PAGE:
Exploring the Physical and Theoretical World around Him
By Laura Powers
In simplest terms, Dillon Berger’s aspiration is to discover and fully understand the world around him. To do this, he looks at physical and analytical elements— majoring in both philosophy and physics with a minor in mathematics.
“When I tell people my majors, I get two responses. One is, ‘How do those possibly relate?’ and the other is, ‘Oh that makes sense,’” he says. “I mean, physics started as a natural philosophy, and it is a philosophy. It just kept growing into its own philosophical camp. That’s the way I like to look at it, at least.”
Prior to Mason, Berger says his focus lay mainly in sports and that academics were not a priority. But the confidence instilled by a professor at Northern Virginia Community College inspired Berger to focus on his studies, which has led him to attain an impressive academic record and an internship at Cornell University.
“I wasn’t always a thinker. I wasn’t even close to it,” he says. “But my entire worldview shifted in the last five years and now I just see a world that I was completely blind to before.”
Last summer, Berger took part in a National Science Foundation Research Experience for Undergraduates at Cornell University. There he worked with the physics department on research projects that taught him about computers, coding, accelerator physics, and more; subjects that, according to Berger, he would not have otherwise had the opportunity to experience as an undergraduate. Berger’s immediate goal after earning his degrees from Mason is to attend graduate school for physics. He hopes to eventually become a professor, encouraging students and helping them see their potential, the way a professor did for him.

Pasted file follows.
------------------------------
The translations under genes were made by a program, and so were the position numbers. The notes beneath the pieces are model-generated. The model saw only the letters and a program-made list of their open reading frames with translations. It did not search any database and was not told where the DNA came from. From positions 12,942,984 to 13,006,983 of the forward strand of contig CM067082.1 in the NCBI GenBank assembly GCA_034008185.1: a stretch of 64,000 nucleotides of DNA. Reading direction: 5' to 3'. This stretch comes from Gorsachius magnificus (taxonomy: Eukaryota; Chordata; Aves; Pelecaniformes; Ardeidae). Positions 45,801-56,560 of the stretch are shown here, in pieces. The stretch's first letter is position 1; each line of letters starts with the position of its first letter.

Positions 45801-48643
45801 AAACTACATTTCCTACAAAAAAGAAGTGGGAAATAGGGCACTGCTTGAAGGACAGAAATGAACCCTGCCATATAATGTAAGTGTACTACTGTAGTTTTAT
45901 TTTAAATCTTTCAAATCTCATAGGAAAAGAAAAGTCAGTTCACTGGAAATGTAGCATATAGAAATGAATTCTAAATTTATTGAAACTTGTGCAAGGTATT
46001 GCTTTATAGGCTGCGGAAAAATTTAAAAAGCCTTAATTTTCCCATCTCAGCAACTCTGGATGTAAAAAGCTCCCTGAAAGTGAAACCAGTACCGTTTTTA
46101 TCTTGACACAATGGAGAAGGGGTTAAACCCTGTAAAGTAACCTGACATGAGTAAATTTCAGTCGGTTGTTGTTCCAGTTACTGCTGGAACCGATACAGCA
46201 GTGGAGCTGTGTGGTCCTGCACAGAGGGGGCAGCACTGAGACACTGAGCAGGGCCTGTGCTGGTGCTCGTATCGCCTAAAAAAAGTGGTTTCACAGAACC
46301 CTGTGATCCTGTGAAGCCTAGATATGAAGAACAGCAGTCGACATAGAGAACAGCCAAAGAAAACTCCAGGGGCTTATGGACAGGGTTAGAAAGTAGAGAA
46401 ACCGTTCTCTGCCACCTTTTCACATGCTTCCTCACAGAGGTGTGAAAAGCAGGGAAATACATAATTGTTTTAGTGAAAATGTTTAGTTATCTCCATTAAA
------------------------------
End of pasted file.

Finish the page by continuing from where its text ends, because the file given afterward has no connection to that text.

Currently, Berger works with students as a tutor within the Math Tutoring Center at Mason. “Being a tutor has helped me learn to see where people’s sticking points are,” he says. “When somebody is having a problem getting their head around something . . . I lead them, not by telling them, but by this Socratic method of making them think and get to something they thought they couldn’t arrive at on their own.”
In 2016, Berger won the Dean’s Challenge Scholarship, which recognizes exceptional undergraduate students who have excelled while making academically challenging choices. In the 2013-14 academic year, the Department of Modern and Classical Languages recognized his talent for language with the Outstanding Dedication and Perseverance in Upper Level Latin Award. He also received the Osher Lifelong Learning Institute Scholarship in Spring 2016.
“I never let people call me smart,” he says, “because it’s really about hard work and falling in love with something. I would say it’s more important to fall in love with something, because when you do that, the hard work just comes out in the wash. You’re going to do it because you enjoy it. And then it doesn’t feel like hard work. It doesn’t feel like studying.”
July 19, 2017